ENGLISH referee Ryan Atkin has become the first official associated with professional football in the UK to openly declare himself as gay, leading to hopes that footballers will feel able to come out in a sport noted for its homophobia.

Though it is known that there have been gay players in the Scottish game, no Scottish player has ever come out, though Justin Fashanu did so in 1990 before his spells with Airdrie and Hearts – Fashanu committed suicide in 1998 following allegations of a sex crime in the US.

Fashanu was the first and so far only openly gay professional to play in Britain, though both American and German internationalists Robbie Rogers and Thomas Hitzslperger declared their sexuality after leaving Leeds United and Everton respectively.

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Atkin, 32, told Sky Sports yesterday that he had decided to speak publicly about his sexuality for the first time to help break down barriers for gay people in the world of football. He joins Nigel Owens, the Welsh rugby referee who came out in 2007 and went on to referee the 2015 World Cup final, as a high-profile openly gay official.

Football’s governing bodies have acknowledged that the sport has a problem with homophobia - Jesús Tomillero, the Spanish referee, received death threats last year after revealing his sexuality.

Though he is relatively junior as a referee, Atkins’ stance was being hailed yesterday by footballing authorities and gay rights campiagners alike.

Atkin said: “Role models are important to show that being gay and being interested in football are by no means mutually exclusive.

“Homophobia is still a problem but things are improving all the time. You can change the game and culture by changing your mind.

“Referees get a lot of stick for a number of reasons but their sexual orientation cannot be one of them.

“I myself have never been a victim of homophobic abuse but I am aware others have been. The biggest challenge I might face in the future as an openly gay referee would potentially be dealing with homophobia that could come from players, spectators and possibly even refereeing colleagues, though so far I have found officials within football to be very open-minded. It’s something the game can be proud of.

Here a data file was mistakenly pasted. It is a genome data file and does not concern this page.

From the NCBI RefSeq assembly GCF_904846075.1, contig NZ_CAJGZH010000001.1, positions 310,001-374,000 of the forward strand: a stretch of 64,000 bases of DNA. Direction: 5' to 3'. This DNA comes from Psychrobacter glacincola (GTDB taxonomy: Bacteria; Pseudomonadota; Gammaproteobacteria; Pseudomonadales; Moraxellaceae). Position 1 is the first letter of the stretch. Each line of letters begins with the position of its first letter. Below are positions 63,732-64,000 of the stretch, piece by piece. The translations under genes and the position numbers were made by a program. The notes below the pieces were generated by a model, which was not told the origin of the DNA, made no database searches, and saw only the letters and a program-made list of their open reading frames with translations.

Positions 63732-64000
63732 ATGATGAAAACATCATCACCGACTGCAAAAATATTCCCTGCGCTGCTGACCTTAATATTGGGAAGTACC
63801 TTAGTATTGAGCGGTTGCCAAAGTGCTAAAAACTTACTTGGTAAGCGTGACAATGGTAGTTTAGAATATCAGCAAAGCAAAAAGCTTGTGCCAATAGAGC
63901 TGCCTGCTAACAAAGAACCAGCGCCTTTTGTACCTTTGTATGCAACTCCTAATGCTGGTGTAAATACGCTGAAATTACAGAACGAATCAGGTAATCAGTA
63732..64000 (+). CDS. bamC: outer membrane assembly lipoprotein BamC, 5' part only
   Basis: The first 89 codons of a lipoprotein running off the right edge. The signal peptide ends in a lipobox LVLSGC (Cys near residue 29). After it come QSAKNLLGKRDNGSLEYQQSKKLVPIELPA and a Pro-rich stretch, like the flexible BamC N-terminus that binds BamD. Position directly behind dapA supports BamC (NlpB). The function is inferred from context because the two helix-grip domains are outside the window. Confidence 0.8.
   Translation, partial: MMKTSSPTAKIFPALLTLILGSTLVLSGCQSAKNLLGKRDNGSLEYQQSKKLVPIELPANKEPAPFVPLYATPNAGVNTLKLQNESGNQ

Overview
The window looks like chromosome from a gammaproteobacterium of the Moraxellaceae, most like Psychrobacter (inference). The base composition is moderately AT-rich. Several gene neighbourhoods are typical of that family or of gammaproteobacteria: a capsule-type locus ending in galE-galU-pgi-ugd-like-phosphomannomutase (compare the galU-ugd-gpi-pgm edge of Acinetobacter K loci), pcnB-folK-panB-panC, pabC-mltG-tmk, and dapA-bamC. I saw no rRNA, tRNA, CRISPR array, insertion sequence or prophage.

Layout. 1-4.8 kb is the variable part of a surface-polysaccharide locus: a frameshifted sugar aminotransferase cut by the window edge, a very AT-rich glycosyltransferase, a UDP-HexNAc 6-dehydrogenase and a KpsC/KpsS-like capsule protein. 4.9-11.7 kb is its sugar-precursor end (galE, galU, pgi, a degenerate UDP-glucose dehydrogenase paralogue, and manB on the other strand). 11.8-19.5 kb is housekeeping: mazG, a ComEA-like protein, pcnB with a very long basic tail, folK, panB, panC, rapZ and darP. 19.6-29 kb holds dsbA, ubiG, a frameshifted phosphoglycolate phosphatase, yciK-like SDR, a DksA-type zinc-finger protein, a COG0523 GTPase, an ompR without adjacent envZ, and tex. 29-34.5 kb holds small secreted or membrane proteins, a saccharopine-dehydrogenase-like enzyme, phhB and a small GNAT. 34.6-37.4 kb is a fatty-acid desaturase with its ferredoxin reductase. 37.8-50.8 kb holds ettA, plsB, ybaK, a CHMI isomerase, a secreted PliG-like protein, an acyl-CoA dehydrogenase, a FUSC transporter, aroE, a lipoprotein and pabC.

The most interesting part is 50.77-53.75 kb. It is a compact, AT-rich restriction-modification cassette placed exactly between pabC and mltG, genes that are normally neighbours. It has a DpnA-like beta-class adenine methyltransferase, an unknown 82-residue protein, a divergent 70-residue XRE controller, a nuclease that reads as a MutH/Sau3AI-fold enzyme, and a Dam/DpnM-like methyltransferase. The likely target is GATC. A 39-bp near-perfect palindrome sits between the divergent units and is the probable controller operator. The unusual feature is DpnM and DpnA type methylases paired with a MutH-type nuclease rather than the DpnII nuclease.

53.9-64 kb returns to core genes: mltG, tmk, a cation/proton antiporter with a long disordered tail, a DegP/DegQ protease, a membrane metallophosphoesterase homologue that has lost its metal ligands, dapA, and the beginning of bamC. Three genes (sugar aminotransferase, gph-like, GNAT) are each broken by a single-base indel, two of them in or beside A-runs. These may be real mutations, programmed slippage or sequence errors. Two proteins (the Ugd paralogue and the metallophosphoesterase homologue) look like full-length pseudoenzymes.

“Being gay doesn’t matter in the context of refereeing a football match. But if I am speaking about equality and diversity then I am going to mention that I am gay because it is relevant. It is important to be who you want to be, and to be accepted for who you are.”

Mike Riley, the managing director of the referees’ body the Professional Game Match Officials Limited (PGMOL) praised the enthusiasm and commitment Atkin had shown in his progress as an official.

Riley said: “With the continued support of the FA and PGMOL coaches, he has a great opportunity to realise his ambitions to referee in the EFL and the Premier League “We are proud to support him in emphasising that in whatever walk of life, people perform better when they can be themselves, which is a hugely powerful message.”

Robbie de Santos, head of campaigns at Stonewall, said: “We’re so pleased Ryan Atkin feels able to be open about his sexuality. Ryan’s story underlines just how important it is that there are allies who are willing to stand up for LGBT inclusion at all levels of sport.

“He is an inspiring role model and his decision to come out will no doubt give others the confidence to be themselves in football. Role models who step up and talk about their experiences in public are so crucial, especially for young LGBT people.”